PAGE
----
In general, the calculations are performed by letting p(E|a) be the likelihood that a sensor produces evidence E when an object that the sensor observes has a characteristic a. A typical sensor will be able to produce more kinds of evidence En, n=1, 2, 3, . . . when an object with characteristic a is observed. Let p(En|a) be the likelihood that a sensor will produce evidence En when an object observed by the sensor has a characteristic a. As a specific example, a sensor finds a dominant frequency of 100 KHz (kilohertz) when observing a J-100 aircraft engine, but may find a frequency of 120 KHz during the observation. The likelihood p(100 KHZ|J-100) of observing 100 KHz may be 0.95, and the likelihood p(120 KHz|J-100)=0.05. In general, objects may have different characteristics ak, k=1, 2, 3, . . . . A sensor may produce the same evidence En when objects with different characteristics are observed. Let p(En|ak) be the likelihood that a sensor will produce evidence En when an observed object has a characteristic ak. As an example, a sensor may find a dominant frequency of 100 KHz when observing a J-100 engine, but may find the same frequency when observing a J-150 engine. The likelihood p(100 KHz|J-100) of observing 100 KHz may be 0.95, while the likelihood p(100 KHz|J-150) may be 0.40 (the sums need not add to 1.00). Let pj(En|ak) be the likelihood that a sensor j produces evidence En when an observed object has a characteristic ak. The invention applies to any sensor, termed a “characterized” sensor, for which pj(En|ak) is either known or can be estimated for one or more En and one or more ak.

The classifications produced by sensors 312 1, 312 2, and 312 3 may be used for other purposes or not used, as desired.

Other embodiments of the invention will be apparent to those skilled in the art. For example, while hard-wired paths have been illustrated for coupling the evidence from each sensor to a combiner, the paths may be, or include, wireless portions, or be encoded, or in general of any appropriate sort.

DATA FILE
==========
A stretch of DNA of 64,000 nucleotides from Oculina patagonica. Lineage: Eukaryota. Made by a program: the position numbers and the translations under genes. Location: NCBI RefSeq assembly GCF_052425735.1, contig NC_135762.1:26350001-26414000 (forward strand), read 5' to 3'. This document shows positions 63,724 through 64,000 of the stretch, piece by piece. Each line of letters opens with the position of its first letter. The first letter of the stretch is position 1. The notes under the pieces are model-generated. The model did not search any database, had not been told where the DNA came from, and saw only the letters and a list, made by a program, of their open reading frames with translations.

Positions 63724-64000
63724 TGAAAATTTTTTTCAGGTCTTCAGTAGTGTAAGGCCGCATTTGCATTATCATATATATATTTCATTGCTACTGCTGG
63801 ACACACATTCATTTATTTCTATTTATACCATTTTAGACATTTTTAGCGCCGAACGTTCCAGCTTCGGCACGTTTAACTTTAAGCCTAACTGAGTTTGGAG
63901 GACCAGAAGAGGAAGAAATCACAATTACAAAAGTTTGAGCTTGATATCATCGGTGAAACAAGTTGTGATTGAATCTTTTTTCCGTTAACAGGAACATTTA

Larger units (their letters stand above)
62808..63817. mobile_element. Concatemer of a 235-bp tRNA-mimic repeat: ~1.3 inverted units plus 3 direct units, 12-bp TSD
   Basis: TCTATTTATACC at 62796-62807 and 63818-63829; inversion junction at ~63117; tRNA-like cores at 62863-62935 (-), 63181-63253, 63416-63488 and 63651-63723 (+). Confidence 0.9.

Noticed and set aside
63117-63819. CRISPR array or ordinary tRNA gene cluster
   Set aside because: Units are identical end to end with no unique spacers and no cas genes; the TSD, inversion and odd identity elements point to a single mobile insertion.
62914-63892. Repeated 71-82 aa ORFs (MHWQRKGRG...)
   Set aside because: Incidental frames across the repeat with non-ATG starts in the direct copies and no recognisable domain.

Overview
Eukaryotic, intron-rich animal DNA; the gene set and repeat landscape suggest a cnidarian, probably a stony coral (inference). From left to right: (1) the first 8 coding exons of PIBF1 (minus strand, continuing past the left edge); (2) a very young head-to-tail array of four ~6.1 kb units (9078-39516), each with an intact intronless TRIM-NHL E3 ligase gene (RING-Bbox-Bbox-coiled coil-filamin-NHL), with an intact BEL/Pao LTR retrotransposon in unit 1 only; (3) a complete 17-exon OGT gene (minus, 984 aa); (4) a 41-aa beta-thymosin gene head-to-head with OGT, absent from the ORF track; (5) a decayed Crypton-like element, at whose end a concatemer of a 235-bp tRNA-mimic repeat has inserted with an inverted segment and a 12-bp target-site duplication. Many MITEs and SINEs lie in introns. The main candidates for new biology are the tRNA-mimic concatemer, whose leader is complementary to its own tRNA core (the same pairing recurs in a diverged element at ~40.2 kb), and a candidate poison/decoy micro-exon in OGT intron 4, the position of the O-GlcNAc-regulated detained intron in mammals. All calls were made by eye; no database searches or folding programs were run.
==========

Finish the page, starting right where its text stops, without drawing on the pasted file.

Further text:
Thus, in a very general aspect of the invention, a plurality of sensors observe an object, and the raw sensor data is processed to produce evidence signals representative of characteristics which may be used to classify the object as to type. The evidence from the plurality of sensors is fused to generate fused or combined evidence. Thus, the fused evidence is equivalent to signals produced by a virtual sensor. The fused evidence is applied to a taxonomic classifier to determine the object type.

More particularly, a method according to an aspect of the invention is for fusing information from plural sources (312 1, 312 2, and 312 3). The method comprises the step of observing an object with at least first (312 1) and second (312 2) sensors, each of which (a) evaluates evidence or information and (b) based on the evidence, assigns a taxonomic classification to its observation of the object. The method further comprises the step of fusing the evidence (block 424) from the first and second sensors to produce compound evidence. A classification is assigned (block 414) based on the compound evidence. In a particular embodiment of the invention, the classification based on compound evidence is taxonomic or type classification.

Patent Citations
Cited PatentFiling datePublication dateApplicantTitle
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US6909997 *Mar 25, 2003Jun 21, 2005Lockheed Martin CorporationMethod and system for data fusion using spatial and temporal diversity between sensors
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Referenced by
Citing PatentFiling datePublication dateApplicantTitle
US7221307 *Jul 8, 2004May 22, 2007Lockheed Martin CorporationDetermination of the presence of closely spaced targets
US7499833 *Jun 30, 2004Mar 3, 2009Lockheed Martin CorporationBernoulli taxonomic discrimination method
US7672504 *Sep 1, 2005Mar 2, 2010Childers Edwin M CMethod and system for obtaining high resolution 3-D images of moving objects by use of sensor fusion
US7710265Nov 7, 2006May 4, 2010Harris CorporationSystems and methods for dynamic situational signal processing for target detection and classification
US7714714Nov 7, 2006May 11, 2010Harris CorporationSystems and methods for situational feature set selection for target classification
US8063347Jan 19, 2009Nov 22, 2011Lockheed Martin CorporationSensor independent engagement decision processing
WO2008058177A2 *Nov 7, 2007May 15, 2008Harris CorpSystems and methods for situational feature set selection for target classification
Classifications
U.S. Classification702/189, 702/191
International ClassificationG06F15/00
Cooperative ClassificationG06K9/6288
European ClassificationG06K9/62F
Legal Events
DateCodeEventDescription
Nov 18, 2013FPAYFee payment
Year of fee payment: 8
Nov 16, 2009FPAYFee payment
Year of fee payment: 4
Apr 15, 2004ASAssignment
Owner name: LOCKHEED MARTIN CORPORATION, MARYLAND
Free format text: ASSIGNMENT OF ASSIGNORS INTEREST;ASSIGNOR:FRIESEL, MARK A.;REEL/FRAME:015230/0150
Effective date: 20040407